Menagerie Musings

After several years of my four-legged population being fairly stable (no pun intended), the last couple of years have seen some turnover, some of which has been noted here and some hasn’t. In the past 20 months, I’ve lost 3 dogs, acquired 3 dogs, and lost one horse. Since I’m killing time updating the blog today, I might as well fill in all the details.

I’ve already documented Chowder’s sad but expected death, the shocking and sudden loss of Norm, which left me dogless for the first time in over twenty years, along with the more recent Goodbye to Shadowfax in the equine category. And, on a more positive note, I’ve mentioned Barry’s arrival, which ended the dogless streak.

More recently, I failed to mention Lilo’s arrival until now, after he’s already gone. He did get introduced on Facebook, in pictures and video, but I sadly ignored him here. (Actually, I really wasn’t ignoring him, I was just ignoring this blog.)

Lilo was here less than a year. He came in June 2009, about 3 months after Barry’s arrival. I’ve always thought that a dog whose owner is gone all day needs a playmate, and Barry’s surplus of energy made this even more true for him. So, shortly after his arrival in March 2009, I decided that I needed to find him a buddy.

I perused Craigslist for a while, looking for dogs that needed homes. When I encountered an ad for a dog that was described as a “goofball”, I decided that was what Barry and I needed.

Aside from being a goofball, the ad provided little information. I contacted the owner and got some pictures, which were so blurry I still didn’t know much about him. So I decided the only thing to do was to go meet him. And, since I’ve never met a dog I didn’t like, he was obviously going to come home with me.

His ancestry was uncertain, but he looked like he was probably part pit bull. Despite the ominous sound of that, he was really a very sweet dog. Here’s a picture of him.

He and Barry hit it off instantly, and played constantly, as shown in this picture. They were constantly chewing on each other, or chasing each other around at high speed, even in the house.

Sometimes I think Lilo got a little too intense, as he would never let up on the playing and would chase Barry even when Barry just wanted to chill. At times, Barry just got so overwhelmed that he would go hang out in a neighbor’s yard or barn until I got home. Fortunately, the neighbors loved him, so that wasn’t a problem.

I came home one night in March, and Barry greeted me but Lilo was nowhere around. I found him beside the road across from my driveway. There was no visible sign of trauma except for a couple of minor scrapes on a back leg, but he must have been the victim of an unexpected vehicular encounter.

That once again left Barry as the sole canine occupant of my estate. From the frantic way he greeted me every time I came home, I decided that he needed another playmate to preserve both our sanity.

A few days ago, my sister called me with information about a dog that needed a home as his owner was moving. So Thursday afternoon, I brought Soldier home, and took Friday off to give him a 3-day weekend to become familiar with his new home and famly and make sure he knew this is home before leaving him home alone with Barry.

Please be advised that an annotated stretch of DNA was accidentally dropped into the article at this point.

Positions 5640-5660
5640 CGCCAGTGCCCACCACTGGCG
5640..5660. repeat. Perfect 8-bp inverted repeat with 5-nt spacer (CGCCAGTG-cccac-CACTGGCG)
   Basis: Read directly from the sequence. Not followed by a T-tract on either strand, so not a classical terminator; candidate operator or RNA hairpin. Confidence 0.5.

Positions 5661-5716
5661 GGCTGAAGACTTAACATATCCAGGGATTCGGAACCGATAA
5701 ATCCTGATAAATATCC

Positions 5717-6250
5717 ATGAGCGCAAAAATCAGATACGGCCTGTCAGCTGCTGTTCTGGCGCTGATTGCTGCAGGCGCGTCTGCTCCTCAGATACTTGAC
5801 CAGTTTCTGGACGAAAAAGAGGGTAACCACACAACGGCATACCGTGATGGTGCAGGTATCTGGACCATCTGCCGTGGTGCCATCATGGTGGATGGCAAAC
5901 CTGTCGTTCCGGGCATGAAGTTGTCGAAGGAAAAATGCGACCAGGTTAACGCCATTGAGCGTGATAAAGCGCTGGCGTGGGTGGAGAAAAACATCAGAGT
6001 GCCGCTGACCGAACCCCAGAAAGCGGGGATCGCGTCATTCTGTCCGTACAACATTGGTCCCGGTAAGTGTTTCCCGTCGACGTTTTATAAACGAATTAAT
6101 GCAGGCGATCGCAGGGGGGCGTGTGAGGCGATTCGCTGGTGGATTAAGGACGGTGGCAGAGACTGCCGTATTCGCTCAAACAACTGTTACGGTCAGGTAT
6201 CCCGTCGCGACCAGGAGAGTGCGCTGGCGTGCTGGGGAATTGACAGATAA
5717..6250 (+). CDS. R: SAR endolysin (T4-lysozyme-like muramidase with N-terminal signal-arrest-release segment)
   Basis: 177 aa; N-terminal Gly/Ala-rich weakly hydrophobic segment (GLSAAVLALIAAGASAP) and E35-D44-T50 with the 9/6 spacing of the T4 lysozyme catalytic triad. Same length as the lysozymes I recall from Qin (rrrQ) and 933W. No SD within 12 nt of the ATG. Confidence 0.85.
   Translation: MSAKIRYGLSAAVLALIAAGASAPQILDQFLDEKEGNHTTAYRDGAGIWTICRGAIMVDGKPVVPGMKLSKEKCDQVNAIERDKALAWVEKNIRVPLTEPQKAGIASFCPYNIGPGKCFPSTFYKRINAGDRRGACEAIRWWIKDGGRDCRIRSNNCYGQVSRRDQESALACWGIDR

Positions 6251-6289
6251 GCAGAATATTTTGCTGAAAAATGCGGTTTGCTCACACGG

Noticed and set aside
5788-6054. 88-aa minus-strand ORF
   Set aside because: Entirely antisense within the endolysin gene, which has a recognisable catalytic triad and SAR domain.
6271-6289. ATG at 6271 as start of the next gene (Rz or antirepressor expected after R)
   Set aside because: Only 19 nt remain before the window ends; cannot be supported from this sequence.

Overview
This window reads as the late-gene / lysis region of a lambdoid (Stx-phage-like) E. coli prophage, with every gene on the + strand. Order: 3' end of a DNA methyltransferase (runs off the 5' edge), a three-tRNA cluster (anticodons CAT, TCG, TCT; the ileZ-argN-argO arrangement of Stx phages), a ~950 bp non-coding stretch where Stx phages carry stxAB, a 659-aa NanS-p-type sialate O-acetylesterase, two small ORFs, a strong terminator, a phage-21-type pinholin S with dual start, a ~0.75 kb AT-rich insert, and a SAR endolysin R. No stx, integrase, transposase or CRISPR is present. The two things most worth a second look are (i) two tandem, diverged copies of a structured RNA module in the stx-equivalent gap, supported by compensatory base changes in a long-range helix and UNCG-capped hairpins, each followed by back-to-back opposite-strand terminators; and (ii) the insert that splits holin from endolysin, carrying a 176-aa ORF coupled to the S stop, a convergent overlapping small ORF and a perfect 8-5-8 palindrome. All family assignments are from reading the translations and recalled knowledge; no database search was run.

He and Barry became instant friends, as Barry taught him the benefits of baling twine as a toy.

At first, I kept him on a leash, or under very close supervision, when he was outside, wanting to make sure he knew this was home. After he spent Thursday night in the house, and seemed content not to stray beyond the yard on Friday, I got a little bolder and left him unconfined in the late afternoon while I was mowing a pasture.

I was able to see him frequently, usually sitting on the other side of the fence watching me. At one point, I saw him trotting towards the back yard, out of sight, proudly carrying one of the many pieces of trash that Barry and Lilo have deposited in my yard. Although I couldn’t see him any more, it didn’t seem likely that he could disappear from there, and his earlier behavior showed he wasn’t likely to.

I was wrong. When I quit mowing, after sunset, he was nowhere to be seen. He didn’t come when I called. I walked around for a while looking and calling, and then drove up and down the road, with no sight of him.

This was a scenario that was not likely to end well. Having been here just over 24 hours, without being out of the yard before, he obviously didn’t know the area. There was no telling where he might go to try to find home, wherever he thought home was. His old home was over 30 miles away, so if he was trying to find that, it was a lost cause. I hadn’t asked his previous owner if he was chipped, but I was pretty sure he wasn’t. I had ordered an ID tag for him, which hadn’t arrived yet. In the meantime, I had made a makeshift tag by writing my name and phone number on a piece of index card that was attached to his collar with several layers of clear packing tape. With luck, and the protection of his heavy coat, that might last a few days. But with the thunderstorm and flash flood warnings in the forecast for the next day, it might soon become illegible.

Finally I decided that all I could do was try to get some sleep, get up at dawn and resume the search, and start contacting neighbors and animal control at some reasonable hour. Fortunately, the worry about him lost and scared in unknown territory with the approaching inclement weather kept me from sleeping soundly. So I was half-awake about 4:00 AM when I was aware of some motion outside my bedroom window, followed by canine-sounding whimpering. Unlikely as it seemed, he obviously knew where his new home was, and managed to find his way to it from wherever he had been.

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